Field-sequential color system
A field-sequential color system (FSC) is a color television system in which the primary color information is transmitted in successive images and which relies on the human vision system to fuse the successive images into a color picture. One field-sequential system was developed by Dr. Peter Goldmark for CBS, which was its sole user in commercial broadcasting. It was first demonstrated to the press on September 4, 1940, and first shown to the general public on January 12, 1950. The Federal Communications Commission adopted it on October 11, 1950 as the standard for color television in the United States, but it was later withdrawn.
The use of sequential color systems for moving images predates the invention of fully electronic television. Although usually known at the time simply as "additive" rather than sequential color systems, two-color Kinemacolor, in commercial use since 1906, and its predecessor three-color format, invented by Edward Raymond Turner and patented in 1899, were both sequential natural color systems for use with motion picture film. They utilized black-and-white film and rotating color filter wheels to record the amount of each color in the scene on alternating frames of the film, so that when the frames were projected by light of similar colors at a sufficiently rapid rate, those colors blended together in the viewer's eye and produced a wider range of hues. Due to litigation by William Friese-Greene, Kinemacolor ended up in the public domain in 1915, after which several derivative sequential color processes (such as Friese-Greene's Biocolour and the original Prisma Color) were developed. Some were brought to the point of being publicly shown, but during the 1920s they could not compete with rival bipack and other subtractive color processes, which were free of color flicker and did not require special projection equipment—the final multicolored images were right there on the film as transparent coloring matter.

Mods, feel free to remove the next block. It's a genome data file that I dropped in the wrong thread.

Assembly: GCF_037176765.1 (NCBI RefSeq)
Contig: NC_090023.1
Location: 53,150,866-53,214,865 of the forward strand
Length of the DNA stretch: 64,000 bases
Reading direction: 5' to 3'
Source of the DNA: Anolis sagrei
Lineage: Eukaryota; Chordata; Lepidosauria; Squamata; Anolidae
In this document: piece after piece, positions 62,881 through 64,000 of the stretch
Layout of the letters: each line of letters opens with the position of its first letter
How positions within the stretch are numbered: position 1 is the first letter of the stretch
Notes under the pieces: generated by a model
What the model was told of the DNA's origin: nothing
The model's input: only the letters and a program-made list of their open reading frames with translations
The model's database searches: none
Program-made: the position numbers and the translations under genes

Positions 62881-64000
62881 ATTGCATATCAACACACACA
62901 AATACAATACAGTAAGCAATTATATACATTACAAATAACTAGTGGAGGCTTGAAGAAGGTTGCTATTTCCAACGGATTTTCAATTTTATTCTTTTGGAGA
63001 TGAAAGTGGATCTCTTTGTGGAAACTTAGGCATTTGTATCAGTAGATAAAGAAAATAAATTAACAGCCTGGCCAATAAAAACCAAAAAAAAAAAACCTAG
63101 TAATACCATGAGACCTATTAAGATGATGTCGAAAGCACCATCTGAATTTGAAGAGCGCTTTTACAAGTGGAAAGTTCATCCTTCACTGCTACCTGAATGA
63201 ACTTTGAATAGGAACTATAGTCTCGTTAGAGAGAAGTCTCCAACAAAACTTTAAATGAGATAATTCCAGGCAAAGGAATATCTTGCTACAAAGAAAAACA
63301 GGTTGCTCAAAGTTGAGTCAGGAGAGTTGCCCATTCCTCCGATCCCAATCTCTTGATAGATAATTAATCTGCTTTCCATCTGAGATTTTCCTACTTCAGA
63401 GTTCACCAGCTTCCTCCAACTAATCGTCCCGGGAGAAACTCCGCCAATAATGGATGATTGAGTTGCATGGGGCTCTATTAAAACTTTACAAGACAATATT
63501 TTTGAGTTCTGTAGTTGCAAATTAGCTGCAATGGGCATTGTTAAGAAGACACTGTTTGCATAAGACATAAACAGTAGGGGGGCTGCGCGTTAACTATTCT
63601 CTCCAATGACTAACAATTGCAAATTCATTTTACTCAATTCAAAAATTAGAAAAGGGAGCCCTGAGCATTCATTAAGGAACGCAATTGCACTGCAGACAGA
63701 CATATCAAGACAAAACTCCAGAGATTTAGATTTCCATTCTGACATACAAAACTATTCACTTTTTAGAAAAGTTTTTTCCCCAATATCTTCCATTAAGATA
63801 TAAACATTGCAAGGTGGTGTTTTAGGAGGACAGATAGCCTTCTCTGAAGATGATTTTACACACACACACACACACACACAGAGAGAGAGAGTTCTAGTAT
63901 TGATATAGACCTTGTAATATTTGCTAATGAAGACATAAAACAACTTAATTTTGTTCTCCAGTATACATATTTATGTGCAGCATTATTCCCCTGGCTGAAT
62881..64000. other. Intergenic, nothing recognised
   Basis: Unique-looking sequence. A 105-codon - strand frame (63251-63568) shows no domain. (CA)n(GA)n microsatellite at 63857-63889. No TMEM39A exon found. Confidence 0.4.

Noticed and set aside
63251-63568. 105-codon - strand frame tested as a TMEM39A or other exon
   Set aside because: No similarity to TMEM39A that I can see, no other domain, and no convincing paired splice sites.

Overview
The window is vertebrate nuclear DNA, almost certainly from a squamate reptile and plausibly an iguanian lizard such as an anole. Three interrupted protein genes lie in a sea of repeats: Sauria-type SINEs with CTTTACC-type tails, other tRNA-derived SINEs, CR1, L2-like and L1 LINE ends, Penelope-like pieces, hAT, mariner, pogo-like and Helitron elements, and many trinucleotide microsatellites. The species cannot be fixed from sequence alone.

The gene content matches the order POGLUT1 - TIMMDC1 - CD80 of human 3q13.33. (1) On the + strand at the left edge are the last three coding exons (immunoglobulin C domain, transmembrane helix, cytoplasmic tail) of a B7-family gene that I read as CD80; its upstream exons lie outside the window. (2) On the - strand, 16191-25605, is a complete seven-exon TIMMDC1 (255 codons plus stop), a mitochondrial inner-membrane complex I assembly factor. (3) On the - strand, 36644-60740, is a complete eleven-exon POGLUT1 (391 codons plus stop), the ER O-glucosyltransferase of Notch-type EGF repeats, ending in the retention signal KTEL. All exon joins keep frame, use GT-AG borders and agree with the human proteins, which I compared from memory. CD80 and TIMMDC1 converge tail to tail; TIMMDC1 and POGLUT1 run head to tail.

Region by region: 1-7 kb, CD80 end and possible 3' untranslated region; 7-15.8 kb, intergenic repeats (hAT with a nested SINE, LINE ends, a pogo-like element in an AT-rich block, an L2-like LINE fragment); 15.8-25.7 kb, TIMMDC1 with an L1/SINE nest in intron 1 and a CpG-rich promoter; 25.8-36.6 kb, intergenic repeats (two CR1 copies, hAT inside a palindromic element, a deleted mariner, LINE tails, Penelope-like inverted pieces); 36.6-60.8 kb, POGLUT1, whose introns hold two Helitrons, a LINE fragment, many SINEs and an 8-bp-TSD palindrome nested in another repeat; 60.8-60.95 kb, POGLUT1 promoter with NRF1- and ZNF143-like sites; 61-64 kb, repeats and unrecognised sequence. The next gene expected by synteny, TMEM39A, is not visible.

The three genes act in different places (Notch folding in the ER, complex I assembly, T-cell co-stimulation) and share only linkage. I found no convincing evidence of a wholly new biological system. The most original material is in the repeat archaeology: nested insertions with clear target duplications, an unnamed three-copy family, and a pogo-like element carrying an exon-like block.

The CBS field-sequential system was an example of a mechanical television system because it relied in part on a disc of color filters rotating at 1440 rpm inside the camera and the receiver, capturing and displaying red, green, and blue television images in sequence. The field rate was increased from 60 to 144 fields per second to overcome the flicker from the separate color images, resulting in 24 complete color frames per second (each of the three colors was scanned twice, double interlacing being standard for all electronic television: 2 scans × 3 colors × 24 frames per second = 144 fields per second), instead of the standard 30 frames/60 fields per second of monochrome. If the 144-field color signal were transmitted with the same detail as a 60-field monochrome signal, 2.4 times the bandwidth would be required. Therefore, to keep the signal within the standard 6-MHz bandwidth of a channel, the image's vertical resolution was reduced from 525 lines to 405. The vertical resolution was 77% of monochrome, and the horizontal resolution was 54% of monochrome.